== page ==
Inspections under pressure

Alternative methods for vessel testing can reduce time and lower costs

It is costly, and potentially dangerous, to inspect pressure vessels in the process industry. To view the inside of a vessel, inspectors have to enter a confined space. In doing so, the inspector is exposed to a range of potential hazards, reduced levels of oxygen, toxic residues, heat and noise. So great care has to be taken to enable the inspection work to be done safely. But in recent years, a number of non-intrusive inspection technologies have become available, that could make this type of work a thing of the past. It could also save large sums of money.

Pressure vessels in process industries need inspecting, usually every five years, or every time major work is undertaken. The inspectors mainly look for corrosion that might have weakened the vessel walls.

This is important work. Tanks, heat exchangers, boilers and other types of pressure vessels can work under high pressure and are designed to operate under specific parameters. If a parameter is changed, for instance by corrosion affecting the thickness of the vessel wall, then a goalpost has been moved. The consequences could be disastrous. Most major incidents start as leaks where the knock-on effects snowball into something much bigger.

So it’s not surprising that process industries are very diligent about inspecting their pressure vessels. However, on the downside, the inspection itself has major financial repercussions, as the plant has to be de-pressurized and then shut down for the duration of the inspection. This means there will be environmental impact, as some of the contents will inevitably escape into the atmosphere. All before the inspector can finally enter to work under difficult conditions.

So, not before time, non-intrusive inspection methods are now entering the market. The accuracy of these methods is growing year on year as the understanding of deterioration mechanisms improve and computing power increases. Technologies include ultrasonic, radiography and laser scanning, to name a few. These are used to measure the integrity of the vessel, without physically having to view its inside.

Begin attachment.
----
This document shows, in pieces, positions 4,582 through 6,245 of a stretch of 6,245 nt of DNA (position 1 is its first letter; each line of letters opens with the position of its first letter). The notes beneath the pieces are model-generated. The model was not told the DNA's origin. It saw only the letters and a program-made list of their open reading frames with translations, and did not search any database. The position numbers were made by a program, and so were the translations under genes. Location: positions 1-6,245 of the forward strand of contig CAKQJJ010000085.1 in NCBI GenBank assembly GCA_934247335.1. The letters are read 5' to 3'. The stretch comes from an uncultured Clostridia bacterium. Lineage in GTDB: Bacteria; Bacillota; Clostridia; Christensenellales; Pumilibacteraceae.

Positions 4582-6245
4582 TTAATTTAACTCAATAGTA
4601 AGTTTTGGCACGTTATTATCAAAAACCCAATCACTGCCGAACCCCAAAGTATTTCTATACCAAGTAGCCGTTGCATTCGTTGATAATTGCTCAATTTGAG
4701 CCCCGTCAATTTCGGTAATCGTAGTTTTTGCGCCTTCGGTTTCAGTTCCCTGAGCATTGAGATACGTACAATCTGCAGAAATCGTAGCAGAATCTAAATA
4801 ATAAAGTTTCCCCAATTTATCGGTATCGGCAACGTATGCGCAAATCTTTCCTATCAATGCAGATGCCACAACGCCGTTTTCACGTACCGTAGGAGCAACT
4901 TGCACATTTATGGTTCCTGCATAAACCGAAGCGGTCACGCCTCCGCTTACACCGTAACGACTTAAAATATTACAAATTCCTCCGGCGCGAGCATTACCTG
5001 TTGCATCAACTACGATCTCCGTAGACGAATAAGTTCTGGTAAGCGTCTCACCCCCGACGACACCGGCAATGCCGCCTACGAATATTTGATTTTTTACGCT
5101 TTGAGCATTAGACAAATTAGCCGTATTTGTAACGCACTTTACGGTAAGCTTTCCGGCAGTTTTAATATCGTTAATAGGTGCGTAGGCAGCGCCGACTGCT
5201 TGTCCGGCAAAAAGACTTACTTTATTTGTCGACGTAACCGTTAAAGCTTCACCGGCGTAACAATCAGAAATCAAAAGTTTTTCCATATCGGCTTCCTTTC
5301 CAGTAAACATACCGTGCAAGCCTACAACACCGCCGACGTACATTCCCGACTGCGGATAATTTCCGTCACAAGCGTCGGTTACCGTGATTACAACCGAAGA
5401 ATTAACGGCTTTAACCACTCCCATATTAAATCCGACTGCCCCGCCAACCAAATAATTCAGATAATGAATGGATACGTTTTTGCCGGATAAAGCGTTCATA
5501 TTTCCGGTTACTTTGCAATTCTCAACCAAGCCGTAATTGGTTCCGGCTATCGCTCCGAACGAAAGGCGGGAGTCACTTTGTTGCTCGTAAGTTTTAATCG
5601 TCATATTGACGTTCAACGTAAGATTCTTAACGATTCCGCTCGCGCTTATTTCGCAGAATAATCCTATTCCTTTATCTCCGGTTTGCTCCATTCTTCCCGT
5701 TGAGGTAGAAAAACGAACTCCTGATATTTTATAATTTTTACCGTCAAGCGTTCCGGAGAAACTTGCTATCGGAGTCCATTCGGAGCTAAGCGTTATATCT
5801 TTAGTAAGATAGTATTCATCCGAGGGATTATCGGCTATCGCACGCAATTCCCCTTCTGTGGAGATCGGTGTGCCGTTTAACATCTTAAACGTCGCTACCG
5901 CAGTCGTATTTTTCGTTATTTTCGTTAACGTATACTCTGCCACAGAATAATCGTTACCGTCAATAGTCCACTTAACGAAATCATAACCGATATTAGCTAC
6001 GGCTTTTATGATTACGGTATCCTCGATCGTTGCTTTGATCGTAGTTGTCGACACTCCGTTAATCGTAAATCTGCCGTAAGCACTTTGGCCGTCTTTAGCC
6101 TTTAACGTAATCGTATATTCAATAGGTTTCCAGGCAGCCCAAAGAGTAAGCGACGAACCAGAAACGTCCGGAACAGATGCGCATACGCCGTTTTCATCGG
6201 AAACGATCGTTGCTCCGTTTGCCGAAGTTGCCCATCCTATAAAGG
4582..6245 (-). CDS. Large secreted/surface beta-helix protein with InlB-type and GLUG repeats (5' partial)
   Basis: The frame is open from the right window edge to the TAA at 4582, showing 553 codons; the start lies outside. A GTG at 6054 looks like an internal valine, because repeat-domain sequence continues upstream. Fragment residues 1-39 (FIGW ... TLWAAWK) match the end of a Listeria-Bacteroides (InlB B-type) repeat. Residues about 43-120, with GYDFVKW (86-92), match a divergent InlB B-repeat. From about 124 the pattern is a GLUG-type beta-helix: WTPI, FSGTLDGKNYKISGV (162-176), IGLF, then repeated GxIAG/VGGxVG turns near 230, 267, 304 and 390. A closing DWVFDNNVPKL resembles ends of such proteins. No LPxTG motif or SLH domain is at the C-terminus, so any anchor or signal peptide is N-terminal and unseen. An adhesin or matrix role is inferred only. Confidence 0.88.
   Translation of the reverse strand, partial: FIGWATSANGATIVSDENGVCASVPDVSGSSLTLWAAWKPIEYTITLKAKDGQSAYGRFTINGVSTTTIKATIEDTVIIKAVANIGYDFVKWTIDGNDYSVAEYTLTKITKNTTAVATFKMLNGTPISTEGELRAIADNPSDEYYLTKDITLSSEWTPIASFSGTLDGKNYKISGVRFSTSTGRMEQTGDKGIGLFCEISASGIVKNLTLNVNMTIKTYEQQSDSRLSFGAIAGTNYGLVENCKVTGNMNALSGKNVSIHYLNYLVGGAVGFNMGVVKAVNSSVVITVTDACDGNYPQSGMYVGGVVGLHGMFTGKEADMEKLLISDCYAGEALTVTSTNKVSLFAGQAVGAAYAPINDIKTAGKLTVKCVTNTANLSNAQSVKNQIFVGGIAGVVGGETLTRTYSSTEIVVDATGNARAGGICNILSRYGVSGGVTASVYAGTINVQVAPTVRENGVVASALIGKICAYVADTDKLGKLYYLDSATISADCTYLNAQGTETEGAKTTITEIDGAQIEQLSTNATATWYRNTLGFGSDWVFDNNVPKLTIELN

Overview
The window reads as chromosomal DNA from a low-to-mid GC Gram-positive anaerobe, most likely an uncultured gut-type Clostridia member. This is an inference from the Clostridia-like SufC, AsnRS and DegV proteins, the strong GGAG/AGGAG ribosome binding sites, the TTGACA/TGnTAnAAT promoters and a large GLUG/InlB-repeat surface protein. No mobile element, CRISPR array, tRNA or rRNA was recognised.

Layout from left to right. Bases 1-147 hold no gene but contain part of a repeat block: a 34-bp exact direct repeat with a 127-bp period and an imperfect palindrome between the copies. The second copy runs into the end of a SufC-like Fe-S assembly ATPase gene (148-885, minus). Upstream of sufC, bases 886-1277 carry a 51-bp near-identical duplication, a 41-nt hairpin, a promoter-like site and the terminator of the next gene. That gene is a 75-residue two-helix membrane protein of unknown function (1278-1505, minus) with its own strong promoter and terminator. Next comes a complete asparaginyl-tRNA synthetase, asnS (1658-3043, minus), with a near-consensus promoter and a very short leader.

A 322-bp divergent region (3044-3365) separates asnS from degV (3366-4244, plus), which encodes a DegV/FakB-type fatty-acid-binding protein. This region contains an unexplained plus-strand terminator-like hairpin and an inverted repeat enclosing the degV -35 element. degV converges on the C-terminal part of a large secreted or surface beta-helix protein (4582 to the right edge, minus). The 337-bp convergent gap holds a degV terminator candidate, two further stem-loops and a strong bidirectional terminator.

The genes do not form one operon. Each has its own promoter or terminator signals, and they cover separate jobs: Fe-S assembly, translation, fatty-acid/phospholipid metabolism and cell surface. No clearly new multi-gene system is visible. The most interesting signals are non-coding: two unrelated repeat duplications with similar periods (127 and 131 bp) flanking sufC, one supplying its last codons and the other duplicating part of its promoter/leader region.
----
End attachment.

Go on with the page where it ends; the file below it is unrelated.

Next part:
Cost savings range between 50 and 80 percent while the time saving can be up to one-third. However in some companies there is resistance to change, as well as a lack of knowledge about the capability of non-intrusive inspection. The detection methods measure properties that cannot be physically observed and so can be difficult to explain.

But even if the measured properties are invisible, the benefits are tangible. A survey undertaken in 2017 by the Oil & Gas Technology Centre (OGTC) and ABB found that non-intrusive inspections could deliver increased production and lower maintenance costs worth up to £242 million per year to the UK oil & gas industry.

With non-intrusive inspection, the equipment can remain in use during the inspection. This means less downtime, less environmental impact, less work in difficult conditions and reduced risks. With potential benefits like these being offered, there is no reason why the high hazard industry should not try to keep the internal inspection of pressure vessels to an absolute minimum.

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About the author

Andy Hollins

Andy Hollins is a Principal Consultant with ABB, with specific interests in the safe and reliable operation of mechanical equipment. He graduated from Cambridge University with a degree in Engineering. He is currently working with process industry clients to improve plant uptime and address issues with equipment deterioration and ageing.
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